Different Flour, Different Pizza Dough

I bet no one can resist a deliciously layered pizza be it for lunch or dinner. But, I can also guarantee that many of us would choose to order out rather than prepare their own pizza dough at home. Well, it’s high time we changed that! I would still be stuck ordering out if it hadn’t been for a very useful article I came across. Become a Pizza Pro with These Easy Pizza Dough Recipes, as the name implies, is definitely the greatest guide to preparing the best pizza dough recipes ever. But maybe the most important thing that I came away with is the fact that a different type of flour is good for a different type of pizza dough recipe.

Pizza Dough Made with All-purpose Flour

All-purpose flour is good for many different recipes, pizza dough recipes included. This is so because the gluten content of this flour type is between 12% and 14 % which means that it is neither a soft flour nor a strong one. I tried using this flour the other day and had some difficulties rolling it because it started tearing in the center. In the end, I figured I’d make a Sicilian pizza dough, and of course layered the pizza the Sicilian way, with anchovies, onions, and herbs, but the star of my pizza was the caciocavallo, a cheese that my cousin brought from her trip to Gargano.

Pizza Dough Made with Bread Flour

Bread flour is even more popular than the all-purpose one when it comes to pizza dough recipes. Not only is it cheaper than other flours, but it is also a flour whose high gluten content will allow you to stretch it to as thin a crust as possible without it tearing apart. And you know what this means, right? I prepared myself a delicious New York style pizza and everyone went crazy for it. We were a party of four, so I made 2 pizzas that were 18 inches in diameter and cut into 8 slices each. That means 16 separate slices, and they were gone in a blink. This, in turn, speaks volumes of how great the result was and it might have something to do with the fact that I had twerked the typical New York pizza recipe. I spread tomato sauce, of course, but substituted mozzarella for parmesan cheese and added garlic powder, dried red chili pepper flakes, and some dried oregano. My friend even said that this is the best pizza he had ever tried. I was modest and said that the secret lies in the New York water and its minerals, but enjoyed the compliment regardless. I mean, I went from pizza zero to pizza hero in only a week, and all thanks to that great read I’ve mentioned above. Thank god for the internet J.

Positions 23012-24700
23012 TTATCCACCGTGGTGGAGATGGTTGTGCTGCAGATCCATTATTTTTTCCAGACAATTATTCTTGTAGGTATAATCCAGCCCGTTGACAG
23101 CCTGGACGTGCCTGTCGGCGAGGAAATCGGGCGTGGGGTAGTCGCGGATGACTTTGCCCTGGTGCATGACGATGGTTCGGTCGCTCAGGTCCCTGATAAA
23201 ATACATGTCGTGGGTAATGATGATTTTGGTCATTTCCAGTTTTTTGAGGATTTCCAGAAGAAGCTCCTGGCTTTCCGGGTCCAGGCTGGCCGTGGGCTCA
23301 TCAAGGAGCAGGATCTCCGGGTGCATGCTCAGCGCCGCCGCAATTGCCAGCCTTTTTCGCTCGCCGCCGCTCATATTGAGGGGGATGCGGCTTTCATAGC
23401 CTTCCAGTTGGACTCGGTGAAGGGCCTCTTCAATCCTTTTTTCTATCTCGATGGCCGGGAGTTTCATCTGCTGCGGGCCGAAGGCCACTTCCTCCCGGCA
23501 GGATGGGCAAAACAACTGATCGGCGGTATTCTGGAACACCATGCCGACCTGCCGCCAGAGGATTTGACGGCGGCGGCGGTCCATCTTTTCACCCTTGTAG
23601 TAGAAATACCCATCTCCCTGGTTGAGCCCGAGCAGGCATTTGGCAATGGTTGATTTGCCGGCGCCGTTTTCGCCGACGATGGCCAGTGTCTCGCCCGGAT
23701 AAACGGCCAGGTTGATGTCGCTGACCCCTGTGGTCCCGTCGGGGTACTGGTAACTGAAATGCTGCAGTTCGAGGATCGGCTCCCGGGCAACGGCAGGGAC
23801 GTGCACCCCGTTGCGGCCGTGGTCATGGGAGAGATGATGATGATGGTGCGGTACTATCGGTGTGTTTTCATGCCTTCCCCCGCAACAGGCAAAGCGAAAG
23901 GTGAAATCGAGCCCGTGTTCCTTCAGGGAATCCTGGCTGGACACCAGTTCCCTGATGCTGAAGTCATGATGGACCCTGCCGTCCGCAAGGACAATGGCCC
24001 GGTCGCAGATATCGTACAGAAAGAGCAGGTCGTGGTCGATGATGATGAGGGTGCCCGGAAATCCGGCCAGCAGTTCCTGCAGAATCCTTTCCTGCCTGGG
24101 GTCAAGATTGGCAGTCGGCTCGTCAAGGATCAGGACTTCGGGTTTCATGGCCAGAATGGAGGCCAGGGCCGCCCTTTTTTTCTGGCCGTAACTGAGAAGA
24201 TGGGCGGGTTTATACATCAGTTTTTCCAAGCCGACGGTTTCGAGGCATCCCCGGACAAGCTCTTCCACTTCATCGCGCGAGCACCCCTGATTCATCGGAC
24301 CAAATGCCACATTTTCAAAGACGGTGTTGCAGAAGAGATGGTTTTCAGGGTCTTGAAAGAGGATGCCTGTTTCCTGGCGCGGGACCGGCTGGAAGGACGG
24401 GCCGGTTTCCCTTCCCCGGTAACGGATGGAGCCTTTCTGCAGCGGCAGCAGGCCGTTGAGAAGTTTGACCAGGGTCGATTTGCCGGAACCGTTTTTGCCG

Pizza Dough Made with Caputo Tipo 00 Flour

I must admit I was a bit reluctant whether to give this flour a try or not. Since it is an Italian type of flour, it is a bit difficult to find it (of course, if you live in New Jersey this is not an issueJ). On top of it all, it is a bit more expensive, but if you want the authentic Italian pizza, then it is definitely worth it! I prepared the best Neapolitan pizza ever, with the crust being the right amount of thin on the edges and puffed up in the center. Plus, I figured since the Neapolitan pizza doesn’t call for too many toppings, in the end, the difference in price was not that big. Preparing the pizza dough was pretty easy, the pizza itself was delicious and all in all, I think buying the Caputo tipo 00 was a pretty good bargain. I layered the dough with a can of crushed tomatoes, added a pound of fresh sliced mozzarella (which I have previously drained) and topped the pizza with a dozen fresh basil leaves. Finished everything off with a teaspoon of dried Sicilian oregano and crumbled ground black pepper and left the oven do the rest.

Now that I have all this knowledge about pizza dough recipes and the flours to use, I am never going to order out again!

0 comments on “Different Flour, Different Pizza DoughAdd yours →

Leave a Reply

Your email address will not be published. Required fields are marked *